Investing in a variety of investments like this gives you diversification across sectors, which limits your exposure to any one sector. If you invested in an ETF that specialises in the property sector, and some in ETFs that specialise in other sectors, you would be less exposed to risks that affect the property sector specifically—such as increasing construction costs or dropping property values (compared with if you only invested in an ETF that specialises in the property sector). 

Diversifying across asset classes

Then there are asset classes. An asset class is just a way of categorising investments. The easiest example to think of is shares and bonds. Shares are one asset class, while bonds are another asset class. They’re structured differently, and they give different returns.

Asset classes around the world can sometimes move as a pack. So while investing in shares in different companies, regions, and sectors may protect you from individual movements, it doesn’t protect you from a global dip in all shares.

One way to reduce your exposure to a single asset class losing value is to invest in other asset classes as well. For example, splitting your portfolio across shares, cash, and bonds. This gives an extra layer of diversification, because bonds pay a regular income where shares can be much less predictable.

What’s the catch?

Diversification is ultimately related to risk. The more risk you take, the bigger rewards you might be able to get, but the higher your odds are of losing your money. If you put $100 in a savings account, you might make just a few dollars a year, depending on the interest rate. But at the same time, you wouldn’t be taking much risk. If you spent $100 on lottery tickets, you’d almost certainly lose your entire $100, but there’s a (very) small chance that you’d get tens of millions of dollars.

Diversification is similar. If you invest all your money in one company, and that one company does really well, then you will get solid returns. But if that one company goes under, you’ll lose everything. Ouch! 

Now let’s say you invest your money in that original company, plus a thousand more companies. Now, that company only represents 1/1000th of your investment, rather than the whole thing—so if it increases value, your total percentage return will be much smaller than it would have been—but if it drops in half, your total loss will be much smaller, as long as the rest of the market doesn’t drop by the same magnitude.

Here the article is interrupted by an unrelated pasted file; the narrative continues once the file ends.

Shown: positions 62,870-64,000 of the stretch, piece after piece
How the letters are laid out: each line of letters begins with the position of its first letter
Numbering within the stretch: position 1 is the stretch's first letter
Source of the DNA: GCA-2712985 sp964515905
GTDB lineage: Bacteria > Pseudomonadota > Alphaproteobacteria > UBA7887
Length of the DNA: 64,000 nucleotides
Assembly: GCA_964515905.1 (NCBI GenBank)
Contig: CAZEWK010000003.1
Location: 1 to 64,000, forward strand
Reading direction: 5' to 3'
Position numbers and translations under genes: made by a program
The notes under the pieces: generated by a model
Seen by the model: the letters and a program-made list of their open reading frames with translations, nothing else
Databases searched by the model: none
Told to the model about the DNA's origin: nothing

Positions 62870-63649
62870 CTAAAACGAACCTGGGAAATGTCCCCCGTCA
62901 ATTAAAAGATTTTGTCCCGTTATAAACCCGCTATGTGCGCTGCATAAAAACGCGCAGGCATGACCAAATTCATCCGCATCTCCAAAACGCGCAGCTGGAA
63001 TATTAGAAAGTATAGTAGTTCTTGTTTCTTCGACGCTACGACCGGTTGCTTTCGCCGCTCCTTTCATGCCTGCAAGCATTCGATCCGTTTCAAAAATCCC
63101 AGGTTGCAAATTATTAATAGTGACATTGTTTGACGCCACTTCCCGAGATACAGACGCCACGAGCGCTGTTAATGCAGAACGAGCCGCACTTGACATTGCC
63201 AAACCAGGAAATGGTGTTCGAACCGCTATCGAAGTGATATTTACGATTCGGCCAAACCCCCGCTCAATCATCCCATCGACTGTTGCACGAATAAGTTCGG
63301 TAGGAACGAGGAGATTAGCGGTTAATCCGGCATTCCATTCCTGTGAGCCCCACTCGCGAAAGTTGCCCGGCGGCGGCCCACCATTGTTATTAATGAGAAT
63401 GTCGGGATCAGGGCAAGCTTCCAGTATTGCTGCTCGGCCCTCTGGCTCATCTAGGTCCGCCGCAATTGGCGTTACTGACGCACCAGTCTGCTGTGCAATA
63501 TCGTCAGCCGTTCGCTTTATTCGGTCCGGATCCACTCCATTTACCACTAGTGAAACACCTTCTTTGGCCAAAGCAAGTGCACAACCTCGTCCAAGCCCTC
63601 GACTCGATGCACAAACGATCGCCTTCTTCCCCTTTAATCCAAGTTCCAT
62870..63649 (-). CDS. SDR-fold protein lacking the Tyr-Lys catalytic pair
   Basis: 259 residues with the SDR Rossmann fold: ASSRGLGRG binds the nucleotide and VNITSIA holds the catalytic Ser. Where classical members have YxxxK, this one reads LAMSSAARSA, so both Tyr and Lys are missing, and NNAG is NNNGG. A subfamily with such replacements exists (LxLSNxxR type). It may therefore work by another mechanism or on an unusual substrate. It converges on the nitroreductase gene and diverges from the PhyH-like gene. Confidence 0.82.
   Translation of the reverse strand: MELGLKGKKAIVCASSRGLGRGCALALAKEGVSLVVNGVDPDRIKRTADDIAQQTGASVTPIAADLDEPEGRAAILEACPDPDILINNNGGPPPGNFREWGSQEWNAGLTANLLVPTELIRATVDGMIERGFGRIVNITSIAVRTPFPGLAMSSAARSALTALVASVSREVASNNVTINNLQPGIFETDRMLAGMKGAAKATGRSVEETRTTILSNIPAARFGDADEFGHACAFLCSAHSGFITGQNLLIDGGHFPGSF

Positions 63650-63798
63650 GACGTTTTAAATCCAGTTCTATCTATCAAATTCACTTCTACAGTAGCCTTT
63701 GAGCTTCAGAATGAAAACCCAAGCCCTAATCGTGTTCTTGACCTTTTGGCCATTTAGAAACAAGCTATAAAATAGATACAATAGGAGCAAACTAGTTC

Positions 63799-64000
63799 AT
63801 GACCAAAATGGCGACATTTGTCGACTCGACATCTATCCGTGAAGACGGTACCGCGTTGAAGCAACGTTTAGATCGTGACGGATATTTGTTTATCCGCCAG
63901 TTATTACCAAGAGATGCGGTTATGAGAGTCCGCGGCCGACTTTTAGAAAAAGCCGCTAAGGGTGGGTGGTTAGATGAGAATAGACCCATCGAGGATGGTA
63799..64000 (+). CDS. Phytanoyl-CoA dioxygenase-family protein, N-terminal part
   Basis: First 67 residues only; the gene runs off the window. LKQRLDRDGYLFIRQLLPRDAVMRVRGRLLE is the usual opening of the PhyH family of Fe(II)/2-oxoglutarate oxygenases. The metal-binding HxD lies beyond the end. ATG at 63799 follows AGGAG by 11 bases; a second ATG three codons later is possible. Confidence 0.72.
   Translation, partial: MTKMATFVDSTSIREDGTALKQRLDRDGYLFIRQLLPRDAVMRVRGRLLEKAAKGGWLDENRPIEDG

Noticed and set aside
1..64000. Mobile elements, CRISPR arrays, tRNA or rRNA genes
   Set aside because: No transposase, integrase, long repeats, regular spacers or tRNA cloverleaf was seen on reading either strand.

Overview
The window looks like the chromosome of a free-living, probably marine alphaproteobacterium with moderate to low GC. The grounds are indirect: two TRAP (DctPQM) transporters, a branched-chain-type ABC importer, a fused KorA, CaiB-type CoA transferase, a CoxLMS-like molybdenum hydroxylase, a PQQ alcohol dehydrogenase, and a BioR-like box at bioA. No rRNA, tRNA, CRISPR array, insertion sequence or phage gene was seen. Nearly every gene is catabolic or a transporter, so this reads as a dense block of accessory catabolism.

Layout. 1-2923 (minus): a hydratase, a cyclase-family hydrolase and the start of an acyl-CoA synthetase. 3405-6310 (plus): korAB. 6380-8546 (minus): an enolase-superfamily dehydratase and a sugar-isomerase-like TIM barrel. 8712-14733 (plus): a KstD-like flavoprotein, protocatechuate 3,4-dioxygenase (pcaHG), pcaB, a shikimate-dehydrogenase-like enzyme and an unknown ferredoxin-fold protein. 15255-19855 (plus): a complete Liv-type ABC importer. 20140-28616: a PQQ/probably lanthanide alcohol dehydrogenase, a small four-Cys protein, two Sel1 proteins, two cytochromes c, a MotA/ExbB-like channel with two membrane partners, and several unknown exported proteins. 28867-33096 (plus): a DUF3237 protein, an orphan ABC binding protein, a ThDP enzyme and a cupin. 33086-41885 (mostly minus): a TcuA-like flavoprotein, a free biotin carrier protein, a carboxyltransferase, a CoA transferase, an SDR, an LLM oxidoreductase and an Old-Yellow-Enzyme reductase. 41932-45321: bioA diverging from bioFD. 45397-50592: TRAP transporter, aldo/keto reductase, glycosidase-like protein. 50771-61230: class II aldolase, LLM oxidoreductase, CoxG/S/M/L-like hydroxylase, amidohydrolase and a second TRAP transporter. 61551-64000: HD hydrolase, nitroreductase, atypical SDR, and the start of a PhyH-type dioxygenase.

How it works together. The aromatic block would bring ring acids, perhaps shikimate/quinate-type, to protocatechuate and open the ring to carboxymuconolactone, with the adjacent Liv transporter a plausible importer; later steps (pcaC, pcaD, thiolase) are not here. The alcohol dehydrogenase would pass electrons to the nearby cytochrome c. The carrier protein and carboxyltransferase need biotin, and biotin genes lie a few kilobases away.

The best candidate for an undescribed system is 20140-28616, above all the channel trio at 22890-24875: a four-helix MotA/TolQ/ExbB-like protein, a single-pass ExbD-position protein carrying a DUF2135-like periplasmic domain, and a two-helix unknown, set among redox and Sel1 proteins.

Now imagine you invest in 10,000 different companies, or 100,000 different companies, with a bunch of bonds thrown in for good measure. The more you diversify, and the more dimensions you add, the more you spread your risk.

Where to from here?

By adding different dimensions to your diversification, you spread risk more than you would by just investing in lots of different things.

The trick is to look at your investments and ask yourself how each one would respond to the same event. What would happen to your portfolio if the Australian economy had some problems? Or if oil went up in price? Or if there was a global share price decline? And so on, and so forth. Think of some big picture scenarios, and ask yourself how they’d affect your investments.

Then, if things are looking unbalanced, you might want to take some steps to balance things out. You can spread your risk around as much or as little as you’re comfortable with, and tailor your portfolio to achieve your goals. 

Ok, now for the legal bit

Investing involves risk. You aren’t guaranteed to make money, and you might lose the money you start with. We don’t provide personalised advice or recommendations. Any information we provide is general only and current at the time written. You should consider seeking independent legal, financial, taxation or other advice when considering whether an investment is appropriate for your objectives, financial situation or needs.